CCSE in Schools

  • PhD students will shortly be working with groups of teachers on collaborative projects, involving the development of effective pedagogy for teaching CS at primary school level, and on the importance of spatial skills to learning in CS at primary and secondary levels.
  • The CCSE is a lead architect of the Scottish school curriculum for computing science, for 3-15 year olds.  This curriculum draws on experience of working with pupils and teachers, on leading curricula from around the world, and from a deep analysis of the broad skills and understanding required of a computer scientist or engineer.  Two guides to the curriculum, one specifically for primary teachers and the other aimed at Secondary teachers, can be found at http://teachcs.scot.
  • Professor Cutts sits on the academic board of the National Centre for Computing Education, to provide advice on its development and operation.  This is a UK Government-funded £84M initiative to learning resources and professional development for teachers.  He is a member of the UK Government’s digital skills working group and has an adjunct position with the University of Oslo, working with colleagues to enhance computing education in Norwegian schools.
  • Mr Donaldson is the Higher Education representative on the Scottish Qualifications Authority National Qualifications Support Team for Computing Science and Sector panel for Computing.  He is also a member of the CAMAU project research team for the Science and Technology Area of Learning and Experience, providing policy and research based guidance on learning progression to Welsh Pioneers shaping the new Curriculum for Wales. Mr Donaldson and Dr Singer are currently leading a CCSE project funded by the DataLab to create a FutureLearn MOOC that introduces basic Data Science to educators of all backgrounds.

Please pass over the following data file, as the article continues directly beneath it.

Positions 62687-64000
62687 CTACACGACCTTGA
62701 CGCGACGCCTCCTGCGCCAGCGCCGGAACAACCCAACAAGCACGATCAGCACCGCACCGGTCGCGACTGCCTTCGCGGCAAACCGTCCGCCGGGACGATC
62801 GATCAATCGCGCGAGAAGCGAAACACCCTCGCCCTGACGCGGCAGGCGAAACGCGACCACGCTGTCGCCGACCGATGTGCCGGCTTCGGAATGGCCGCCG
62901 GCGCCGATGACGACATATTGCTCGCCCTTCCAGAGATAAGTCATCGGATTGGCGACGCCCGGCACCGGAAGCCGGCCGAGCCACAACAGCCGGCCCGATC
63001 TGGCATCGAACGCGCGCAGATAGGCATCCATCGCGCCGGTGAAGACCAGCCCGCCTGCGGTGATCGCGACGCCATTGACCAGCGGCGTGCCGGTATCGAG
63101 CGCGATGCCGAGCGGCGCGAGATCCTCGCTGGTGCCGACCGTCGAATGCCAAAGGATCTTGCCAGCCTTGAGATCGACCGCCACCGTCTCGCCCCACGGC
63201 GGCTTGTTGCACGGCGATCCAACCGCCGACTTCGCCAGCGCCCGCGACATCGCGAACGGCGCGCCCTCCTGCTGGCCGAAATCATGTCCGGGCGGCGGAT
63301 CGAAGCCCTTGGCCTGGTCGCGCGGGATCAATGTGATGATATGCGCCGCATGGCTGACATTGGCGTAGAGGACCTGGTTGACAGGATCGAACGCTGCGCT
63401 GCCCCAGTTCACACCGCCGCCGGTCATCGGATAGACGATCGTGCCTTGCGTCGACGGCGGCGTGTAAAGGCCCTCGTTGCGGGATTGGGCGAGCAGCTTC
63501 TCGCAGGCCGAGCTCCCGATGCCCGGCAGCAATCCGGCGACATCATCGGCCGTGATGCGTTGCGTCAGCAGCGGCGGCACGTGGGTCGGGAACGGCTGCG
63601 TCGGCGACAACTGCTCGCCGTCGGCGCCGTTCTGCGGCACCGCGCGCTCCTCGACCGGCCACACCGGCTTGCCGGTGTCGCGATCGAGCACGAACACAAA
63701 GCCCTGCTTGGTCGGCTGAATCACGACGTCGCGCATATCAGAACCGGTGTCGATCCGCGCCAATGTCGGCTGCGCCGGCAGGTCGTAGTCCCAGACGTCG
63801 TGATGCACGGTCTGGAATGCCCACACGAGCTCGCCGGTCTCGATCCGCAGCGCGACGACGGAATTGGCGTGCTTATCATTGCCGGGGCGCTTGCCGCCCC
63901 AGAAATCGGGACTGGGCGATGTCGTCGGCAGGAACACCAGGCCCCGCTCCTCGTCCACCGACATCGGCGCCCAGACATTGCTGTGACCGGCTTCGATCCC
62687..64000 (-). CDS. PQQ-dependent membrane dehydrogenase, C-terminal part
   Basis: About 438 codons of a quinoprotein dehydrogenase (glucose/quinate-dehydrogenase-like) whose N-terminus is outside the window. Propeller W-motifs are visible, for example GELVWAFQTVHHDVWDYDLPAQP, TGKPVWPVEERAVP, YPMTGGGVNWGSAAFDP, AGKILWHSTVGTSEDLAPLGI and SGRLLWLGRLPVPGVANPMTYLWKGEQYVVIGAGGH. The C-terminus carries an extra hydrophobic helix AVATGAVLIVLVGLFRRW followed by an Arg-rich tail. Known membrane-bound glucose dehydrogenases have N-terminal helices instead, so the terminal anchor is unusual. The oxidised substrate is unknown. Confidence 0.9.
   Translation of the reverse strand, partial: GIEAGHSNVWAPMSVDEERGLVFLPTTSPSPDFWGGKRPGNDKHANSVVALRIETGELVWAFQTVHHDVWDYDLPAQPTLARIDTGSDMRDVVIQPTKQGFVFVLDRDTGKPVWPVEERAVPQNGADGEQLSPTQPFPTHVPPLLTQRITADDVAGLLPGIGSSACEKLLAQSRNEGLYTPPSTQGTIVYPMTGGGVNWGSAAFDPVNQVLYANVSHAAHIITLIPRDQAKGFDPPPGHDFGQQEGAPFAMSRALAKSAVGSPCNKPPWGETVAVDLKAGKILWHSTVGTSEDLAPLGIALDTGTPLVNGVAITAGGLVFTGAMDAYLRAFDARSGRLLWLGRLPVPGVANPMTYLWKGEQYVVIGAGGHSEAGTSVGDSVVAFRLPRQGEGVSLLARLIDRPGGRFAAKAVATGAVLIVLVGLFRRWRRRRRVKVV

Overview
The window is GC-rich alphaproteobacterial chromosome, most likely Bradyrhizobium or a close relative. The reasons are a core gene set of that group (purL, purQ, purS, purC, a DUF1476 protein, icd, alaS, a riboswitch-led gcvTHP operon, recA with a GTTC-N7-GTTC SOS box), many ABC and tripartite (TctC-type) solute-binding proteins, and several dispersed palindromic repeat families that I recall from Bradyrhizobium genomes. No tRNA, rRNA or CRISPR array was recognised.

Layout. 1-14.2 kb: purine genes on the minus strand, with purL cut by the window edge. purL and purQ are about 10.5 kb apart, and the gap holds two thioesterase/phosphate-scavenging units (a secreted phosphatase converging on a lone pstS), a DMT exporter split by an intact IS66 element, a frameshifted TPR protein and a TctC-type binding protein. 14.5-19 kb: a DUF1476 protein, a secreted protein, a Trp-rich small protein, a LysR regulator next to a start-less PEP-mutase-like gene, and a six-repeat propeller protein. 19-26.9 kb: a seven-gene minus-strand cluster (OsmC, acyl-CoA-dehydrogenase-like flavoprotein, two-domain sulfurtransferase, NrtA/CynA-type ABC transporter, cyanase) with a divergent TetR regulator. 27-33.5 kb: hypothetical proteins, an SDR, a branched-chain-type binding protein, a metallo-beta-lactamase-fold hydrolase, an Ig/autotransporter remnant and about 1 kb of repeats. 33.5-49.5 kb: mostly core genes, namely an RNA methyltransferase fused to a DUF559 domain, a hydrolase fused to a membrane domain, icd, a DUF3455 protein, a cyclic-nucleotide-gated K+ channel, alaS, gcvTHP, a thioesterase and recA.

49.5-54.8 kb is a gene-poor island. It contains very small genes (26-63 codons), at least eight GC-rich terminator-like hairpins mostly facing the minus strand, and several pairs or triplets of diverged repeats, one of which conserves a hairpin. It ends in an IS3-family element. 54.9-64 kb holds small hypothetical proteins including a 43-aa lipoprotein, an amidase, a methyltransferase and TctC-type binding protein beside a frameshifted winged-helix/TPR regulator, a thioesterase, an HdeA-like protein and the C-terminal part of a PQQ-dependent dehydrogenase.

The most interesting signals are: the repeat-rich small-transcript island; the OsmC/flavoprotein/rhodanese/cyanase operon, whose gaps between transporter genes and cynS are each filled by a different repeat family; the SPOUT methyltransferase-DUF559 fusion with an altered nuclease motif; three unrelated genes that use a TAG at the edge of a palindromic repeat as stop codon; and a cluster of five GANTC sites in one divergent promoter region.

• Previously, Professor Cutts and Mr Donaldson led the Professional Learning and Networking in Computing project, funded by the Scottish Government, to provide professional learning for Scottish computing teachers.  A network of 25 teacher hubs was set up around the country and a sequence of professional development activities created, particularly exploring a range of novel research-led CS pedagogy. Most of the local hub support materials and example exercises can be found in the CPD Resources for pedagogical content knowledge (PLANC) resource on the Computing At School Community site.
  • CCSE staff advised on the new national school Computing Science qualifications, in particular recommending the importance of program comprehension.  This led to further work on how to fairly assess program comprehension, and the development of a reference language, jovially referred to as Haggis, for use in national examinations in Scotland. An online implementation of National 5 and Higher versions of the language can be found at https://haggis4sqa.appspot.com/haggisParser.html.